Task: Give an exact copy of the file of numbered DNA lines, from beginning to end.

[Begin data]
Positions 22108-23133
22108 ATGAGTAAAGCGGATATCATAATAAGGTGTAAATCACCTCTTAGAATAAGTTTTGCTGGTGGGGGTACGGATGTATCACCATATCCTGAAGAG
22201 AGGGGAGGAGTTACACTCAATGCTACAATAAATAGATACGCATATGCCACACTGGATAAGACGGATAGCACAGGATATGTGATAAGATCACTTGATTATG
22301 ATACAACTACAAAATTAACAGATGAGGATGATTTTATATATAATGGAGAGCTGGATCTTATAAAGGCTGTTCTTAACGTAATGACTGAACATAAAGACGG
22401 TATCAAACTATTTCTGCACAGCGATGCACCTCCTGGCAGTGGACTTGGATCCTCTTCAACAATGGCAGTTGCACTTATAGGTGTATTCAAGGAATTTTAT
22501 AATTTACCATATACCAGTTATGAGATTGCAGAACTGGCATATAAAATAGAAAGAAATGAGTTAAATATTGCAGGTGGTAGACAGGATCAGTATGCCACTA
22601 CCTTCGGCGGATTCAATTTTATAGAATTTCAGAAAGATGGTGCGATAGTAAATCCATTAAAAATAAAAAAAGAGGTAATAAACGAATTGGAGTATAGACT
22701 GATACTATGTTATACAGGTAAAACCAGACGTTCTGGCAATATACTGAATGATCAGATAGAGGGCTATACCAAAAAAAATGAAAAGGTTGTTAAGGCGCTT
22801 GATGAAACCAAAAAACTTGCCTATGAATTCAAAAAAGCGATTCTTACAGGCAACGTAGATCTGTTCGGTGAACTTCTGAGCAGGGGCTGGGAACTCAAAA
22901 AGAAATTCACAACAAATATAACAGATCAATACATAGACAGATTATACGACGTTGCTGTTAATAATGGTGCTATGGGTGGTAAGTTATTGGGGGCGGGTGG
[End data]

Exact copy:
Positions 22108-23133
22108 ATGAGTAAAGCGGATATCATAATAAGGTGTAAATCACCTCTTAGAATAAGTTTTGCTGGTGGGGGTACGGATGTATCACCATATCCTGAAGAG
22201 AGGGGAGGAGTTACACTCAATGCTACAATAAATAGATACGCATATGCCACACTGGATAAGACGGATAGCACAGGATATGTGATAAGATCACTTGATTATG
22301 ATACAACTACAAAATTAACAGATGAGGATGATTTTATATATAATGGAGAGCTGGATCTTATAAAGGCTGTTCTTAACGTAATGACTGAACATAAAGACGG
22401 TATCAAACTATTTCTGCACAGCGATGCACCTCCTGGCAGTGGACTTGGATCCTCTTCAACAATGGCAGTTGCACTTATAGGTGTATTCAAGGAATTTTAT
22501 AATTTACCATATACCAGTTATGAGATTGCAGAACTGGCATATAAAATAGAAAGAAATGAGTTAAATATTGCAGGTGGTAGACAGGATCAGTATGCCACTA
22601 CCTTCGGCGGATTCAATTTTATAGAATTTCAGAAAGATGGTGCGATAGTAAATCCATTAAAAATAAAAAAAGAGGTAATAAACGAATTGGAGTATAGACT
22701 GATACTATGTTATACAGGTAAAACCAGACGTTCTGGCAATATACTGAATGATCAGATAGAGGGCTATACCAAAAAAAATGAAAAGGTTGTTAAGGCGCTT
22801 GATGAAACCAAAAAACTTGCCTATGAATTCAAAAAAGCGATTCTTACAGGCAACGTAGATCTGTTCGGTGAACTTCTGAGCAGGGGCTGGGAACTCAAAA
22901 AGAAATTCACAACAAATATAACAGATCAATACATAGACAGATTATACGACGTTGCTGTTAATAATGGTGCTATGGGTGGTAAGTTATTGGGGGCGGGTGG